80-characters line length limit in 2017 (and later)

by Paweł Świątkowski
16 Sep 2017

When you look at code style guidelines for many languages, you probably will find a rule telling that the line of your code should not exceed 80 characters. It is present for example in Rubocop (for Ruby), ESLint (for JavaScript), Clojure Style Guide or Linux kernel code guidelines. The question you may ask is: Why 80 characters and why should I care in 2017?

And I have heard this question hundreds of time. It was not always worded like that. Sometimes people were just freely disabling those rules in linter or increased a limit to, say, 150 characters, “because come on”. I don’t know if it is most frequently omitted style guideline. But I’m quite sure it is most misunderstood one.

Most common arguments against 80-characters-per-line rule are:

  • It’s obsolete and anachronous
  • We have wide monitors so why limit ourselves to such a silly low value?

Let’s take a closer look at those.

It’s obsolete and anachronous

As for this argument, a fun fact is that it’s probably true. History of having number 80 here probably dates back to 1928 (!). It was a year when IBM introduced a new design of their punch cards. It had - you guessed! - 12 rows and 80 columns.

Of course, there is no reason to base modern coding style on such an old invention. But somehow those 80 columns persevered in computer science world. Not only first video terminals had 80 columns displays (although more rows than IBM punch card’s original 12), but even standard Windows cmd.exe window could not be resized to have more columns than eighty.

In old times it was required to squeeze your code in 80 columns, otherwise it was wrapped or put outside of the screen and it wasn’t very pretty. But in general, I agree that sticking to a custom that has almost a century is not a very good point in discussing code style today.

We have wide monitors so why limit ourselves to such a silly low value?

People using this argument are very eager to quote Linus Torvalds, who wrote in 2009:

We fixed that to allow checkpatch to skip those warnings, but the fact is, the fundamnetal problem has always been the “80 character” part.

I don’t think any kernel developers use a vt100 any more. And even if they do, I bet they curse the “24 lines” more than they curse the occasional 80+ character lines.

Then he states that the limit is historical and proposes to change it to 132. So, why I think this is still wrong?

First of all having a wider screen does not mean you have more columns available for your code to be displayed. I actually don’t know anyone who would just open one file in their editor and maximize it. Usually, people prefer to have more buffers open and work with multiple files open at once. Or to have a terminal window open alongside their editor. In this case, even if you can fit 300 columns on your wide screen, you usually end up having more like 100 or less per file.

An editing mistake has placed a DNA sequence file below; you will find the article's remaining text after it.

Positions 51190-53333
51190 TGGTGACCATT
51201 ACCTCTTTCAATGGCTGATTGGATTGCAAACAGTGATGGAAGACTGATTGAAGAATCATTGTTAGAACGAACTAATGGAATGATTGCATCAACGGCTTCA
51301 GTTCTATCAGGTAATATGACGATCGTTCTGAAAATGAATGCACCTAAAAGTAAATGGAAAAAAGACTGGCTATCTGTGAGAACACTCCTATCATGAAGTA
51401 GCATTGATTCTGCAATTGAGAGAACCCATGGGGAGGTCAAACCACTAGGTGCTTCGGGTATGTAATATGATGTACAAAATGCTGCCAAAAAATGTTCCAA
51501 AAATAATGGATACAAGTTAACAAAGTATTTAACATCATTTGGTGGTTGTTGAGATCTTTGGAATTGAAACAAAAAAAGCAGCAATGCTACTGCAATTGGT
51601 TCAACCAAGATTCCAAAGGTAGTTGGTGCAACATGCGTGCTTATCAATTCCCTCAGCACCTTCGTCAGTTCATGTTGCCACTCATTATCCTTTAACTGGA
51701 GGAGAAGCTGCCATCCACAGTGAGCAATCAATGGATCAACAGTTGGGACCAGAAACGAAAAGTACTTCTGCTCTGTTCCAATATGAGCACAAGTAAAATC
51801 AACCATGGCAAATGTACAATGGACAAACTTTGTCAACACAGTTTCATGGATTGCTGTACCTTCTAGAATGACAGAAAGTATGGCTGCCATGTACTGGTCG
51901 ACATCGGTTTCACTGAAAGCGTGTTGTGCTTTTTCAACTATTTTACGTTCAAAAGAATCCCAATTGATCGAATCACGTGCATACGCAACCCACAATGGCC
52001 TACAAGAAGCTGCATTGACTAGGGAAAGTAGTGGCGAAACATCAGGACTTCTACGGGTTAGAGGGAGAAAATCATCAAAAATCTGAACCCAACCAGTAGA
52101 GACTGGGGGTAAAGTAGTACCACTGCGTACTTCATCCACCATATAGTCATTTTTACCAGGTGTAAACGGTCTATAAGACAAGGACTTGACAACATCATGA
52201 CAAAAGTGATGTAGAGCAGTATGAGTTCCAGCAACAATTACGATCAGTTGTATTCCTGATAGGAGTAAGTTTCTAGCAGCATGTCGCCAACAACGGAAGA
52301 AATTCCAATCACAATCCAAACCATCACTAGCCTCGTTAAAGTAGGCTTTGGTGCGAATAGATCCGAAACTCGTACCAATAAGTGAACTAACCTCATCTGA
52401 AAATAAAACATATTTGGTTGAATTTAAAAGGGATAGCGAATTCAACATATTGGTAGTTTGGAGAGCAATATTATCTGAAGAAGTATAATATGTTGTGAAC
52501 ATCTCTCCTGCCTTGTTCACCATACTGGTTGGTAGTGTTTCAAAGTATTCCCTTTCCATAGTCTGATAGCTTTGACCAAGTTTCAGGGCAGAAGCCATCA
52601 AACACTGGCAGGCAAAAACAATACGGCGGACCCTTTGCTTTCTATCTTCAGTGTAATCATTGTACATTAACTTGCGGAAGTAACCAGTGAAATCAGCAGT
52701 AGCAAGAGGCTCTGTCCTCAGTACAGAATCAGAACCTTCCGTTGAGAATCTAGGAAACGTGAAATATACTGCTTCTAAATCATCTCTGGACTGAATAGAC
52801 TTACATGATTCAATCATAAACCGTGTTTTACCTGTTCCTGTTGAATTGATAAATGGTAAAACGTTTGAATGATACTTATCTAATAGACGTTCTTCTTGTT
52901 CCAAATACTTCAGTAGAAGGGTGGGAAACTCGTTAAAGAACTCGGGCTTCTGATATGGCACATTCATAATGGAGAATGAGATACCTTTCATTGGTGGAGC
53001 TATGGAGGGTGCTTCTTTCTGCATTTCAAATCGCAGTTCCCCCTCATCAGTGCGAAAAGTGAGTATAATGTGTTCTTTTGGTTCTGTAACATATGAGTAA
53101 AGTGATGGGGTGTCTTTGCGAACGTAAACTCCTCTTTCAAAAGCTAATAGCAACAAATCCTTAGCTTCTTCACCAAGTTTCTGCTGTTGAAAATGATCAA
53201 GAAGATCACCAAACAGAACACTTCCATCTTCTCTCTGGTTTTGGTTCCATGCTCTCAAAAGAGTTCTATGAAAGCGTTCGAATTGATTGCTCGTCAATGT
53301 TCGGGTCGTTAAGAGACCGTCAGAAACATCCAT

But there’s more.

Properties of the human eyes

Since I’m not an expert in ophthalmology, I based this part on this article by Christian Holt.

It is a common misconception that what programmers do is mostly writing the code. What we do is actually mostly reading - not only documentation and StackOverflow, but also the code. It is said that the code is one programmer writing to other programmers, which inherently includes being read by others (probably more times that it’s being written). So, to talk about the optimal line length we should not refer to screen width or writing performance (I can write faster when I don’t have to think how to put it in less than 80 characters), but to reading abilities.

And those say, depending on the source, that optimal line length is 50, 60 or 75 characters. Of course, a paragraph text like in the book or on a website is not exactly the same as the code. But there is little to no reason to think that human eye behaves differently when reading the code.

So, what happens when the line is too long?

if a line of text is too long the reader’s eyes will have a hard time focusing on the text. This is because the line length makes it difficult to gauge where the line starts and ends. Furthermore it can be difficult to continue onto the correct line in large blocks of text.

The last sentence is probably most important: with long lines when you want to start reading the next line, you might, in turn, start reading the same one again or skip one. Both mistakes may result in misunderstanding and frustration. But there’s more.

It turns out that the subconscious mind is energized when jumping to the next line (as long as it doesn’t happen too frequently, see above bullet point). At the beginning of every new line the reader is focused, but this focus gradually wears off over the duration of the line.

And I might confirm this from my own experience. Parts of code placed at the end of a long line sometimes are just somehow omitted. And this last part may include very important parts, such as Ruby’s inline if.

That being said, the origin of 80-characters limit probably has nothing to do with scientific research about what length is best for reading. But both of them play nicely with each other. And this is the reason why you should not give up on constraining line length in your projects. Even on wide screens ;)

end of the article

Tags: general thoughts

This article was written by me – Paweł Świątkowski – on 16 Sep 2017. I'm on Fediverse (Ruby-flavoured account, Elixir-flavoured account). Let's talk.

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